Another part of Mike's method for healthy bees is breeding his own queens. When a hive loses its queen, due to old age or other factors, the lack of pheromones prompts the hives to feed some larvae royal jelly. Several queens are created, although the first queen to emerge usually kills the other larvae. Instead Mike removes the larvae and is able to harvest additional queens, meaning that he doesn't have to acquire queens from an unknown, outside source. Interestingly, Mike mentioned that many people don't realize that honeybees are a non-native, European species, and that many native bees actually exist, although they are mostly smaller and rarely noticed.
As an advocate for bees, Mike isn't a fan of corporate beekeeping, which involves chemicals, transporting hives, and limiting the gene pool – all practices which produce stressed, weaker bees. (In a rather elegant comparison, the art history teacher side of him likens this damaging “mass production” to Andy Warhol's screen prints, with their systematic reproduction of a single image.) Additionally, the bees used for agriculture have access to only one crop at a time, while a diversity of pollen and nectar makes for a healthier diet.
In Michigan, one major challenge of raising bees is the harsh winters. Bees will not defecate in their hive, so they need one day at least every two months over the winter when the temperature goes over 40 degrees. Then they leave for a “cleansing flight,” which looks, afterward, exactly how you might expect! But it's no laughing matter if the weather stays too cold. Two winters ago, the average hive lost in Michigan was at 90% due to persistent freezing temperatures, although Mike lost only 20% of his hives, thanks to the health of his bee stock.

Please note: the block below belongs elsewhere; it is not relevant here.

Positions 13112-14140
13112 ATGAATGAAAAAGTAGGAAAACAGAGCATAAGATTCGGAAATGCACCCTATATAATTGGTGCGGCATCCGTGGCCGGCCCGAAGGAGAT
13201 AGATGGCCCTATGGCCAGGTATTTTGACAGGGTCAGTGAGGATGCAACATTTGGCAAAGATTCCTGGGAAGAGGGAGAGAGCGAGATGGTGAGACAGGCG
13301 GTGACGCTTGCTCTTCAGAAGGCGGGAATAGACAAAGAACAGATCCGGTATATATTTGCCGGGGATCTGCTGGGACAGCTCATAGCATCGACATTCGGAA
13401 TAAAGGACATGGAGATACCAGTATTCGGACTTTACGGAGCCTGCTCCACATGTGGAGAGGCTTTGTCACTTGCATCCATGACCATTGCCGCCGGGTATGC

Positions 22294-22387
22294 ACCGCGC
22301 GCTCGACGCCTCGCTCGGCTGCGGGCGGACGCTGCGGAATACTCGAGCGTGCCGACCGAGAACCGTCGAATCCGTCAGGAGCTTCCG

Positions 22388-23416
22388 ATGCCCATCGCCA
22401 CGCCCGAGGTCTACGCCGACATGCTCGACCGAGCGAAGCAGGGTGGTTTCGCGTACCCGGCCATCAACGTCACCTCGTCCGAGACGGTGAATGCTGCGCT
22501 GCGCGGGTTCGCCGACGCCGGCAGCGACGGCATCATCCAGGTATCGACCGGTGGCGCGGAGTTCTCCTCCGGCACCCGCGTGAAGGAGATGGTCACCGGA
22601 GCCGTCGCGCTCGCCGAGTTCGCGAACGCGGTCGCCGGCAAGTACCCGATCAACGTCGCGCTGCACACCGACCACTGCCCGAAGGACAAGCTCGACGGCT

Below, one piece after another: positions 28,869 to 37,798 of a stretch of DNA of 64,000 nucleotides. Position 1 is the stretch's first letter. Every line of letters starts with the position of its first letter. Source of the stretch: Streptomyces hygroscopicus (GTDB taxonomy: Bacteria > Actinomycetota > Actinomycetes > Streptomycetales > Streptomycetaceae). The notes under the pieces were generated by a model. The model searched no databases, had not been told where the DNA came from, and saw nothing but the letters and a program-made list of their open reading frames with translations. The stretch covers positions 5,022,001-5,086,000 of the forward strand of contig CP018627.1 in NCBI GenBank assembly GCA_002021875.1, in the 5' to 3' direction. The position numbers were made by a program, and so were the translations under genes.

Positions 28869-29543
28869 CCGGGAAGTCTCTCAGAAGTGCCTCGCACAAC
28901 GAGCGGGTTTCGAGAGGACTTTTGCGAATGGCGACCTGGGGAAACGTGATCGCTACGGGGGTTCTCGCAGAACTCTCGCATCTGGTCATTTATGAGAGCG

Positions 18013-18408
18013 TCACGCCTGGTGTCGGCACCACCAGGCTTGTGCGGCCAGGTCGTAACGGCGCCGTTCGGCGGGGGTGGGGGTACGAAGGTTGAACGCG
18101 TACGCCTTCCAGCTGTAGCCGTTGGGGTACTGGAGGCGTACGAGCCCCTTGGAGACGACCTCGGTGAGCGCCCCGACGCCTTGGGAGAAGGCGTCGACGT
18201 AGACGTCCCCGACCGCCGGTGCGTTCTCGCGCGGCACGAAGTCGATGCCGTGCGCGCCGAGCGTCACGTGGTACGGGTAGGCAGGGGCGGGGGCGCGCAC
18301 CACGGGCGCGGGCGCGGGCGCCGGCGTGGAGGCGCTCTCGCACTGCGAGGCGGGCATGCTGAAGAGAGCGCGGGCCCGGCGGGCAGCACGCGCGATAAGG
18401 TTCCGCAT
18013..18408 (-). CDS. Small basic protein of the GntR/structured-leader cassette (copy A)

Indeed, beekeeping is a lesson in ceding control to nature. This rainy summer, for example, hasn't been ideal for beekeeping, as the bees need sunshine for their “fly time.” In fact, they have already produced much less honey than by the same time last year. But Mike finds beekeeping rewarding nonetheless, and said that he has “learned so much about life” from the bees. For example, he talked about how the bees put the good of the hive above themselves, and will fly away if they are sick, not wanting to infect their sisters. The more you know, the more the complex workings of a hive seem nothing short of miraculous.
With his enthusiasm for bees, Mike hopes more people will explore backyard beekeeping. But he encourages them not to use chemicals, and to keep more than one hive, because failures are a normal part of beekeeping. He also suggests taking more caution than he does not to get stung – for instance, don't mess with the bees during weird weather or during the evening, and don't breathe on them! But even with a few stings, for the right person the rewards of beekeeping are worth the work.
Mike says he is “honored” that Argus uses his honey – so much honey, in fact, that it sometimes uses up his entire supply! But he isn't trying to make a living from his product, and in fact, he doesn't want to. Expansion would mean more costs, and less of a personal touch with his bees. Plus, he wants the product to be affordable for anyone who wants it, as he hopes more people will experience the health and flavor benefits, while supporting happy bees and pollinated ecosystems. “Local honey is worth the investment,” he said. Take it from someone who knows!